In addition, many divorces happen for no good apparent reason and then there is always the specter of death at an early age. In my opinion, marriage is a huge risk. At least, you won’t have to worry about that. Therefore there are no guarantees in marriage despite the goodwill of both parties.

  4. Casey, I’ve been following your blog since before you became a postulant. Time sure does fly.

  5. Br. Casey, the only reason I ever looked you up is because someone sent me a picture of you and thought you looked like me. Maybe when I was a Franciscan student in 1971? I so appreciate your honesty and vulnerability when you write, especially this particular blog.. remember in all things ” For I know the plans I have for you says theLord.; plans to give you a hope and a future, to prosper and not to harm.” Jeremiah 29:11 We have a common friend on Facebook, Dan Murray.. He was my 6th, 7th and 8th grade english teacher. I grew up with the friars impacting my life. In Clason Point and Siena I am married with children and grandchildren and have served as pastor in a non denominational church. The call of Francis ” go and build my church which as you see is falling into ruin” has and continues to impact my life. May your days be blessed with His presence and and abundant awareness of His love for you. I hope our paths cross some time

  6. it’s better to marry the catholic church that’s were love comes from you’re not alone brother God wants you to clean the mess of corruption that people have made

  7. I disagree with those who question the sincerity of one’s religious vocation e.g. “Well, won’t you feel trapped in your religious commitment when you could be out in the world?”

    My retort to them is: “The world? The world is full of married couples trapped in bad marriages, lawyers trapped in careers they hate. people trapped in debt to their materialism. People trapped in coveting what someone else has.”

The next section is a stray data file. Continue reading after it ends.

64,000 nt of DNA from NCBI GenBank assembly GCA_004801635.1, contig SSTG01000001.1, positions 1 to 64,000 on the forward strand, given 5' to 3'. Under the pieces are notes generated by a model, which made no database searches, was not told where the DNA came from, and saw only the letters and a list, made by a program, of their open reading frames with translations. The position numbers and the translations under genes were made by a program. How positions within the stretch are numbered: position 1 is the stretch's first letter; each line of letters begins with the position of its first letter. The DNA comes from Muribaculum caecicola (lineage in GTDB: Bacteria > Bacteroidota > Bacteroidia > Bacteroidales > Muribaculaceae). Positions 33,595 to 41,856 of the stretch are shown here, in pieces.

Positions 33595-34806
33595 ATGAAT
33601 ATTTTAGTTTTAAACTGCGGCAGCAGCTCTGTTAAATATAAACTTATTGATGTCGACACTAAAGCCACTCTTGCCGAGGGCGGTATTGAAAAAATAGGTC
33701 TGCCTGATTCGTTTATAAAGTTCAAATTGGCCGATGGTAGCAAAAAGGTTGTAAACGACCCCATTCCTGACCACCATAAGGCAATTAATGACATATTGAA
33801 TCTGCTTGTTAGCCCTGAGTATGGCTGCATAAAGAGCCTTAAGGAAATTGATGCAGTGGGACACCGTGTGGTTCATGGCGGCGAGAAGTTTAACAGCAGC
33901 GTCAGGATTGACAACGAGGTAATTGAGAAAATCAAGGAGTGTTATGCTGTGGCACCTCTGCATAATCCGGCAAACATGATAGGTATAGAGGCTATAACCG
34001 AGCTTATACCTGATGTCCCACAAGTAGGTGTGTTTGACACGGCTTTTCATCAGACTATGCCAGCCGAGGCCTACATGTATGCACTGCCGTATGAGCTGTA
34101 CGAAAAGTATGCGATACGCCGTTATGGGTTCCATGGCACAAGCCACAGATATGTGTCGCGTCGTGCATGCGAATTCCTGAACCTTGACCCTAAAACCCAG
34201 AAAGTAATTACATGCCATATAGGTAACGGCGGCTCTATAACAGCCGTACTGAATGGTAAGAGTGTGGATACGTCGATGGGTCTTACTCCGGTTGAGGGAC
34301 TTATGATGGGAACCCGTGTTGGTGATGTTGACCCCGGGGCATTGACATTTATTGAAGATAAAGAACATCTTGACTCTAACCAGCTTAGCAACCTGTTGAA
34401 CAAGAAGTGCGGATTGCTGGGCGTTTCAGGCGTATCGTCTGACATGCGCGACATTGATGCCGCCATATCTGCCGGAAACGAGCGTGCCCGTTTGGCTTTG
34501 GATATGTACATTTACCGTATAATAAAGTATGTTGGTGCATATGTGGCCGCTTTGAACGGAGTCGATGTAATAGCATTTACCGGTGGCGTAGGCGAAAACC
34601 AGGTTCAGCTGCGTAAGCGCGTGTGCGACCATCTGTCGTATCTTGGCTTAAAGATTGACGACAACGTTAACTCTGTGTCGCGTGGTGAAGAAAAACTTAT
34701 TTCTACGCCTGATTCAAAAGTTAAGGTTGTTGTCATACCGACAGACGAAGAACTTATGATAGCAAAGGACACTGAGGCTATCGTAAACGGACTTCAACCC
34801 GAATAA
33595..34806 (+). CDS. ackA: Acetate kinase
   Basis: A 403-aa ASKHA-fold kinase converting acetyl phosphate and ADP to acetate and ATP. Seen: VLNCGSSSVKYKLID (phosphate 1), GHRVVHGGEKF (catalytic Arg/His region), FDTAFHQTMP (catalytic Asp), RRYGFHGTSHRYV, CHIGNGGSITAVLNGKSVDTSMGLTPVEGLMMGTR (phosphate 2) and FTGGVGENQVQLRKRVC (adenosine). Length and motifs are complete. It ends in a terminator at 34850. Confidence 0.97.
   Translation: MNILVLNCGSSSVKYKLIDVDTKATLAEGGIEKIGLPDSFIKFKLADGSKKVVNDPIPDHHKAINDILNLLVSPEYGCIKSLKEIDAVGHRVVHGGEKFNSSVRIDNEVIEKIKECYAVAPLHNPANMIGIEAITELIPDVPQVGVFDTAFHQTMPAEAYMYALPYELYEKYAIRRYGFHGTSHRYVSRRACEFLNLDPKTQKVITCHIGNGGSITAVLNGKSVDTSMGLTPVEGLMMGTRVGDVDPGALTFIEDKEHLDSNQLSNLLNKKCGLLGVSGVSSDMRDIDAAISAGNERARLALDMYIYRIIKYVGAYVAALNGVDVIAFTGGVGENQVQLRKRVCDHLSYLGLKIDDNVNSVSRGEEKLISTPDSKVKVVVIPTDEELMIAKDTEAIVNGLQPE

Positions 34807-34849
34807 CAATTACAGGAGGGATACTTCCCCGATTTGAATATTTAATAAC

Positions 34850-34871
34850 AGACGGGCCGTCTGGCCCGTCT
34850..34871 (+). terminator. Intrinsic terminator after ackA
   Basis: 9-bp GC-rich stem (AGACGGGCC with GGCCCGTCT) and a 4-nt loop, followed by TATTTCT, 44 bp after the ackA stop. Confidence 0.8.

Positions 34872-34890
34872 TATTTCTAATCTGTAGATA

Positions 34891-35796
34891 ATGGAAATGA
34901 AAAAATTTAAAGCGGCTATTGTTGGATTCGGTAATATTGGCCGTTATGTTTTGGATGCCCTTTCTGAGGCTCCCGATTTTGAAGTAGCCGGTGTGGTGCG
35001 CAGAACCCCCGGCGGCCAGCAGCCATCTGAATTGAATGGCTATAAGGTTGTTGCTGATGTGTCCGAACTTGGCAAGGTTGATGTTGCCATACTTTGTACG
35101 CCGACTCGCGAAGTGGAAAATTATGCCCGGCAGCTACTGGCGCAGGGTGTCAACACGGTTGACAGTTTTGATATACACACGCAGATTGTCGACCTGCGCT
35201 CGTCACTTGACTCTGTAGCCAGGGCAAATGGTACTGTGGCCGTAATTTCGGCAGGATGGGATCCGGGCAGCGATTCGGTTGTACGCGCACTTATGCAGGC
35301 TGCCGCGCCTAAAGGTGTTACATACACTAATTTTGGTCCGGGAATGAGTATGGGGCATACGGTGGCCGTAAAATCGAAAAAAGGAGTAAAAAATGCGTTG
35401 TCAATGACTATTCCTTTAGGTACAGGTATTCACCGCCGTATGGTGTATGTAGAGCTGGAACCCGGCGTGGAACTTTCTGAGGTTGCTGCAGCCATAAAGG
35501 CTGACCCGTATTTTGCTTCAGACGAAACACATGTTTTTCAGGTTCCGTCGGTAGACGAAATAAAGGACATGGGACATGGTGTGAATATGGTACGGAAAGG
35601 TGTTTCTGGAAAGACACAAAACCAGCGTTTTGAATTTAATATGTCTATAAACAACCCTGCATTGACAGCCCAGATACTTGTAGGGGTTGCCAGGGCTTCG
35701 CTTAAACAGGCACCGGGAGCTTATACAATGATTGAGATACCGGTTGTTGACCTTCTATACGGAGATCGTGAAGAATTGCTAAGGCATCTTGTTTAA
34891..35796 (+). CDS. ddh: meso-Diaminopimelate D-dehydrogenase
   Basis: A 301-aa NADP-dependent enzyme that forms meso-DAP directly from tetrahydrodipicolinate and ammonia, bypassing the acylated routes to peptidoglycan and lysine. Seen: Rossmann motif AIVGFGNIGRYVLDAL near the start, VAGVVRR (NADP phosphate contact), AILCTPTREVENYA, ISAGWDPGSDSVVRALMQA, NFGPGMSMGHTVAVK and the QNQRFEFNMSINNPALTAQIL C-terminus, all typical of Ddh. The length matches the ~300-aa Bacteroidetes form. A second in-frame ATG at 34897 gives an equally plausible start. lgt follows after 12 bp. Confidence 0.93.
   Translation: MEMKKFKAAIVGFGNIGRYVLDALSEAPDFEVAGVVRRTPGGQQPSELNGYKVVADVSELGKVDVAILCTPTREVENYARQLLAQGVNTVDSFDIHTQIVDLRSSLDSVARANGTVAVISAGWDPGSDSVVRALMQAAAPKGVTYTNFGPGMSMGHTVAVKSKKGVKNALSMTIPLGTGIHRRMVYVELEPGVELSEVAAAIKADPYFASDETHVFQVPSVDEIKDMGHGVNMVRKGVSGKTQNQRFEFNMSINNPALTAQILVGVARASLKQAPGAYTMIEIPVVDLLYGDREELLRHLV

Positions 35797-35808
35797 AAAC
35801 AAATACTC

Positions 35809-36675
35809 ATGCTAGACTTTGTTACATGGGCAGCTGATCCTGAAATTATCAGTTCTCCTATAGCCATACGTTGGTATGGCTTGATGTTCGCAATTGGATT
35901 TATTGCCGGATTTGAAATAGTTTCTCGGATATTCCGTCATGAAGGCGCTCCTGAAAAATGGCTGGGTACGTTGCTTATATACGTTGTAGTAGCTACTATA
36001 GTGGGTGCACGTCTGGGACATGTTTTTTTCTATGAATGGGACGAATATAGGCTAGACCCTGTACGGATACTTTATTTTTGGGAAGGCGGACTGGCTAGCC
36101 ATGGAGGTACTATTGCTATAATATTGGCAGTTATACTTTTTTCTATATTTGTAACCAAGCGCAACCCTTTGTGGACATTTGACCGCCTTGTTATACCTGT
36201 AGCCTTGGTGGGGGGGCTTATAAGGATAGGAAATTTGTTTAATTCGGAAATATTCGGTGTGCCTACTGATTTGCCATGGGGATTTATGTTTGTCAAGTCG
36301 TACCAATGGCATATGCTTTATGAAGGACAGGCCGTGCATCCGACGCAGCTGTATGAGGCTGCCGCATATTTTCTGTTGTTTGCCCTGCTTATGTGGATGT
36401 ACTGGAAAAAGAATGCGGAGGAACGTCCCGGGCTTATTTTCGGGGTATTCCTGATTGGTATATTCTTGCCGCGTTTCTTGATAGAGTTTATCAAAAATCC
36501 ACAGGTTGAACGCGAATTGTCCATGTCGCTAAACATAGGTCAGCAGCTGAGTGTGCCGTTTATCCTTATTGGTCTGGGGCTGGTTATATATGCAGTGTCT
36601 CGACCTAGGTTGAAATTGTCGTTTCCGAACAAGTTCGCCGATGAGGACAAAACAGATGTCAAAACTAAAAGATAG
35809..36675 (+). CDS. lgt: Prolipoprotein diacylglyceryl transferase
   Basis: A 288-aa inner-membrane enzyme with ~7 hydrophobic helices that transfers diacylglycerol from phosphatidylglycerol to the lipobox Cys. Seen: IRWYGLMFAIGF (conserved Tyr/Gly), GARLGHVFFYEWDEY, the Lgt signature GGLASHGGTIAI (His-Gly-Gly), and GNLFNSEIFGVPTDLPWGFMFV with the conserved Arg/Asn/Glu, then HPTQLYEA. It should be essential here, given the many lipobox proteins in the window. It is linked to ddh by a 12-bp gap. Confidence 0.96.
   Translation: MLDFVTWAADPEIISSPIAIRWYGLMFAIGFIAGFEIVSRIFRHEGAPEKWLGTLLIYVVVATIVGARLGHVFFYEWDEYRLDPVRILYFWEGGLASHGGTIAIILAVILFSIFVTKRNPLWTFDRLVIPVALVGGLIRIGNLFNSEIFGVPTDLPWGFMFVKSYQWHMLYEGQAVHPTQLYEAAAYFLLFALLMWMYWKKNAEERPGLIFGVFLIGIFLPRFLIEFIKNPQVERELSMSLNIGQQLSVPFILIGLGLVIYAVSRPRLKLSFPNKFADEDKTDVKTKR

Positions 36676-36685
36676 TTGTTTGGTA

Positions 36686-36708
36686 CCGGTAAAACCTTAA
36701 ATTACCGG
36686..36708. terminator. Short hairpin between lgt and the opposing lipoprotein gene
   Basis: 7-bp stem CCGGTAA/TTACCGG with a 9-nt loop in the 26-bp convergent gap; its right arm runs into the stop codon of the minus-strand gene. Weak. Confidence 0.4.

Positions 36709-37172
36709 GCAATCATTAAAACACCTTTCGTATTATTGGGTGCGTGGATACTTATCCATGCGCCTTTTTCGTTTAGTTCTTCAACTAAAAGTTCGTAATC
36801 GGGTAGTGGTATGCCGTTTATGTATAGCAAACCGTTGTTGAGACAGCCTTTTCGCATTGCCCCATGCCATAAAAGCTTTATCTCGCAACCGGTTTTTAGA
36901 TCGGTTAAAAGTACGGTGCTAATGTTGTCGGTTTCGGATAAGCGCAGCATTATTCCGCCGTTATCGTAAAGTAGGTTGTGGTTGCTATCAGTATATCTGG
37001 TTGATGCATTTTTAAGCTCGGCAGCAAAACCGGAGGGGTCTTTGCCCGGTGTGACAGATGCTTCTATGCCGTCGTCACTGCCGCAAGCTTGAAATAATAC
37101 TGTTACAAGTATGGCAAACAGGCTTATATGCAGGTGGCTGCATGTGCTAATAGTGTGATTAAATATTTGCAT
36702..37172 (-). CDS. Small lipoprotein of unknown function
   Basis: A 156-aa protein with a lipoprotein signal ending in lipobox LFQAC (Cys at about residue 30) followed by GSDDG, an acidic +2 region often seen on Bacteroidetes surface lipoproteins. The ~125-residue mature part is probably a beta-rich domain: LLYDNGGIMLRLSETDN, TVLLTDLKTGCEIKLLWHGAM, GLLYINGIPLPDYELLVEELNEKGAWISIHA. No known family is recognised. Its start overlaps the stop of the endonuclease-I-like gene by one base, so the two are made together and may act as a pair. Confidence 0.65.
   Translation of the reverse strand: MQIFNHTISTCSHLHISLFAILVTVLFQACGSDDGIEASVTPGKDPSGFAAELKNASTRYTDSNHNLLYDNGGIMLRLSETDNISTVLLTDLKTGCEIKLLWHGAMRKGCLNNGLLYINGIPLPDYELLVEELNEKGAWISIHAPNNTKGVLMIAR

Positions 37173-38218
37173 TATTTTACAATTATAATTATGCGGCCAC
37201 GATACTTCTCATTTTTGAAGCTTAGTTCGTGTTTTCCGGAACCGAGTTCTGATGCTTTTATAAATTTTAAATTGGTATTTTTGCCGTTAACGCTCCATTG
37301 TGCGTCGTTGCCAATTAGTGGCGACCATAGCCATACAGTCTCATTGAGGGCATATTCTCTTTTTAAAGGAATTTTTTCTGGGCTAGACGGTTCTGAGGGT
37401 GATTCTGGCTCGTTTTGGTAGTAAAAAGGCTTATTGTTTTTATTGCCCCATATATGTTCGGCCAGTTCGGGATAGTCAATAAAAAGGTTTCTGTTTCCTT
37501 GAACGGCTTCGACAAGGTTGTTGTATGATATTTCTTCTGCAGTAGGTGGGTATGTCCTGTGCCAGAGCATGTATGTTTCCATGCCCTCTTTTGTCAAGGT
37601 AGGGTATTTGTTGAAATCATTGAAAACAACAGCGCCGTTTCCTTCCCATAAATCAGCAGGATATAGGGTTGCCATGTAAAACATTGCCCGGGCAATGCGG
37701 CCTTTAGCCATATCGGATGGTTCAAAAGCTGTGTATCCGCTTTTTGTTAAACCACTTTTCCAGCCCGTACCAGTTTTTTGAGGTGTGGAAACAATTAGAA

Brother Casey, I have watched your videos and I secretly envy you. I am now in my 50s with ageing parents, thinking I just want to change a culture whose people I care for but whose values I reject as un-Christlike.

    After going from being a Catholic to atheist about 3 or 4 times in my life, I know I am not in love with the world. Maybe I will become a secular Franciscan and call it a day.

    As for people looking at your habit on the street. For those who know history, those religious robes have had historical power. “Humble” monks have been confessors and mentors to kings and queens. You are a dynamic preacher already. Your problem may not be coveting worldly power as much as curbing the temptation to use it. I was educated by Jesuits and I saw a few charismatic Jesuits who had wealthy benefactors and politicians wrapped around their fingers. Maybe they were channeling Rasputin? I don’t know, LOL.

    Good luck and thanks for serving Holy Mother the Church. She needs men and women like you.